The Mulberry Operation:

How do you deal with seemingly impossible, yet essential tasks? Do you ignore them, procrastinate, or see them as futile efforts? Do you take ‘free will’ for granted; or, do as as others have in the past, and fight for it?  
During WWII, the allies had no success in the crucial task of penetrating the Atlantic wall to capture a French harbours, to land troops and all that was essential to sustain the battle of Normandy; for a paradigm shift in the war. After Dieppe, in lieu of trying the same approach, an impossible plan was proposed: If a port couldn’t be taken, one should be created And so, amidst derision, the concept began to take shape. But even in the context of a world war, this project would be a mammoth undertaking.   
Although the detils of the project delivery method are surely another story, it’s reasonable to doubt that a public low lump sum for fairness and transparency was likely not the approach.  worked together, with incredible leadership and masterful coordination. The project, codenamed the Mulberry Operation, required 24 contractors working around the clock at 14 different sites throughout England, where not one, but two pre-manufactured temporary harbours were built. Countless men and women contributed however they could, the French ‘Resistence’ relayed vital messages across enenmy lines, and with a common objective, allies collaborated, with true leadership and masterful coordination. Simply put, all were committed to do whatever they had to protect themselves, their loved ones, and their freedom.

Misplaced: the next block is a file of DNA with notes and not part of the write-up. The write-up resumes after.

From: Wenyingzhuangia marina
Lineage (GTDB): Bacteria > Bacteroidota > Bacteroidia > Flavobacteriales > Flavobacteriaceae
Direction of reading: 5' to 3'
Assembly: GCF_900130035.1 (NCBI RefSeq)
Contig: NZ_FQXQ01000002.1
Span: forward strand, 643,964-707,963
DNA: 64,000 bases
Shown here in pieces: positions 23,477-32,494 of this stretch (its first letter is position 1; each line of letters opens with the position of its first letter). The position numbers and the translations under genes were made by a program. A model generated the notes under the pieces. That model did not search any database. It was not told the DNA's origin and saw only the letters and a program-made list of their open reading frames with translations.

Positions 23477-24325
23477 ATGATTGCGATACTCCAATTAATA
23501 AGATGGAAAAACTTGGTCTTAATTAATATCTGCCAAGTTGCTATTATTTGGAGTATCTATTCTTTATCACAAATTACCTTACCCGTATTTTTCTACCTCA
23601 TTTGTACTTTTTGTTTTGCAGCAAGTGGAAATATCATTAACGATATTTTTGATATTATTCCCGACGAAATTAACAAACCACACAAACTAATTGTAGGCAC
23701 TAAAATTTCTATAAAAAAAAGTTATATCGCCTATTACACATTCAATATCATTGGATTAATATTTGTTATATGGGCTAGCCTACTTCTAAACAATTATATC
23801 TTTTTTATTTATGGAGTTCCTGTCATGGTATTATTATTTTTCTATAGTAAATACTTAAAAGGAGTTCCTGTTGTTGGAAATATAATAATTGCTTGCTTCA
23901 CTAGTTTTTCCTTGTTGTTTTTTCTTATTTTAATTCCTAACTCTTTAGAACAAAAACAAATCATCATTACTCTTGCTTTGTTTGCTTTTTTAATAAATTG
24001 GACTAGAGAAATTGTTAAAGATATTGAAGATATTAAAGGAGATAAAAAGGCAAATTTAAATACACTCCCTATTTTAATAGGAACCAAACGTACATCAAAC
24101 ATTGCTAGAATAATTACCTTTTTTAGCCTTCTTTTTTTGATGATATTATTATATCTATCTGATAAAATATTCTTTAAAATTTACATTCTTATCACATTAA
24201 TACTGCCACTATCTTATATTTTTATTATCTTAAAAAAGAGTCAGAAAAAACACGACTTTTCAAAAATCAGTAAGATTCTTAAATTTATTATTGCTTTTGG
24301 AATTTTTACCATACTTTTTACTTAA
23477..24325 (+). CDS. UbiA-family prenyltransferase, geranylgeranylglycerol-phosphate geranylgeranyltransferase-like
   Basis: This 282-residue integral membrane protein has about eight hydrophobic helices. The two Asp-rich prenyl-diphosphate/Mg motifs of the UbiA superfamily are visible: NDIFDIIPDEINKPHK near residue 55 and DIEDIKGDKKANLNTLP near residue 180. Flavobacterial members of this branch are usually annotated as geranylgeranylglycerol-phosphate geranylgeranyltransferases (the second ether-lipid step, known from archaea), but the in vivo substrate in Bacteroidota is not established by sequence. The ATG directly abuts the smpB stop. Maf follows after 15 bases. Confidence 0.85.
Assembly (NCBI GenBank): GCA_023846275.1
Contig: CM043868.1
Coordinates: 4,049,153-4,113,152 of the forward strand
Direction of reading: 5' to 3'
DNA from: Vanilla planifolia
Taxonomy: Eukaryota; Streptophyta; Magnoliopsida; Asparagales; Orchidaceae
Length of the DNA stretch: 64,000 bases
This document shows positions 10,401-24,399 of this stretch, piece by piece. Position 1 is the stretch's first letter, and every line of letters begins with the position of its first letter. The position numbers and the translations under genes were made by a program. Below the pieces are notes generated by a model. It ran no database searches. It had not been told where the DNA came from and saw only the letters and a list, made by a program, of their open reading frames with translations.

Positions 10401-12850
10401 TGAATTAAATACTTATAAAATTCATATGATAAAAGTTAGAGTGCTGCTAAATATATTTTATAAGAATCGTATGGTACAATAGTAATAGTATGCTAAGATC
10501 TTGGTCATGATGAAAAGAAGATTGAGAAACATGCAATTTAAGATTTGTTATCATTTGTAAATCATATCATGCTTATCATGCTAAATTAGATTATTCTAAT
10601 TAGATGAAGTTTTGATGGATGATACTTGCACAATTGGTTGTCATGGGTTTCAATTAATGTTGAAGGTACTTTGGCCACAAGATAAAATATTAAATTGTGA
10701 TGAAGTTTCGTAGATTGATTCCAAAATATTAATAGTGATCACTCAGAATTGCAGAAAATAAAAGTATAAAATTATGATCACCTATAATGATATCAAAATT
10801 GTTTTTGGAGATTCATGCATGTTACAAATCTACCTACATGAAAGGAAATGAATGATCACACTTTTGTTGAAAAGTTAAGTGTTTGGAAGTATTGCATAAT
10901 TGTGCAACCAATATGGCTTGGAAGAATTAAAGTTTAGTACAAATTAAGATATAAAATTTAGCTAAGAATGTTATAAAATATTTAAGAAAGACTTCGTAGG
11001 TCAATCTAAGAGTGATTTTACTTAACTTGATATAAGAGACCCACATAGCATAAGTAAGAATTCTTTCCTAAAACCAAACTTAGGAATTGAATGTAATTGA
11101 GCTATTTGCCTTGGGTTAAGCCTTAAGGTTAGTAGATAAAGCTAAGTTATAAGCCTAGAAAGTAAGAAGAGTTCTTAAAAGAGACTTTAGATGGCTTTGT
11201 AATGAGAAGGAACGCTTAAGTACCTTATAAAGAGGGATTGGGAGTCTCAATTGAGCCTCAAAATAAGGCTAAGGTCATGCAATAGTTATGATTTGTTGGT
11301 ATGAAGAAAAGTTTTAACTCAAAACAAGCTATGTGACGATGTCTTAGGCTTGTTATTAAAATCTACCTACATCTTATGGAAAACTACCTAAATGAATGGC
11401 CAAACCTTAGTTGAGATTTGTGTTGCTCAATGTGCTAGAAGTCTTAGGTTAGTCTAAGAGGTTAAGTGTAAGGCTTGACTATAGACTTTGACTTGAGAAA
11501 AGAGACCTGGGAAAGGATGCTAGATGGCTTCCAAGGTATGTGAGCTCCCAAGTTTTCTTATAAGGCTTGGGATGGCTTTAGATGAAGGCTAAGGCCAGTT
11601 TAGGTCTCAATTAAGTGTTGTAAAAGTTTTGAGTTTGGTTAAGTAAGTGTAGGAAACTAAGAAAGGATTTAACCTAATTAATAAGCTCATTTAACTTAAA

Thus, on June 9th, 1944, three days after D-Day, the Mulberries were deployed, towed across the English Channel, to their respective location to be assembled, and expected to hold for three months. ‘Mulberry A’ was set for Omaha Beach in Ville Franche” Unfortunately, it was destroyed in a large storm on June 19th, as it was installed in haste, insecurely anchored to the sea bed. Thankfully, ‘Mulberry B’ which was installed at Gold Beach in Aromanche was successfully installed, withstood the storm, and used for ten months after D-day, reminding us the value of a solid foundation. It became known as Port Winston, and singularly enabled the landing and supplying of 2.5 million troops on French soil, ensuring this horrible war would soon end thereafter. 
Today, visitors to Aromanche, can still clearly see some of the ‘Mulberry’ structural elements. And, as learning of this incredible accomplishment truly inspired CRI Council founding president many years ago, it is shared here as a tribute to the determination, the heart, the ingenuity of the countless individuals and organizations (public and private), who accepted the challenge of their own free will – Lest we forget!
Sadly, while the war we wage is different, we are again in a ‘seemingly’ impossible situation. One where the global population and its needs are growing on a finite planet; and where our lack of awareness, priorities, policies or infrastructure have us on a path to self-destruction. ”Economic growth and social development cannot be sustained with our current consumption and production patterns. Globally, we are extracting more resources to produce goods and services than our planet can replenish, while a large share of an increasingly urban world population is still struggling to meet basic needs.”**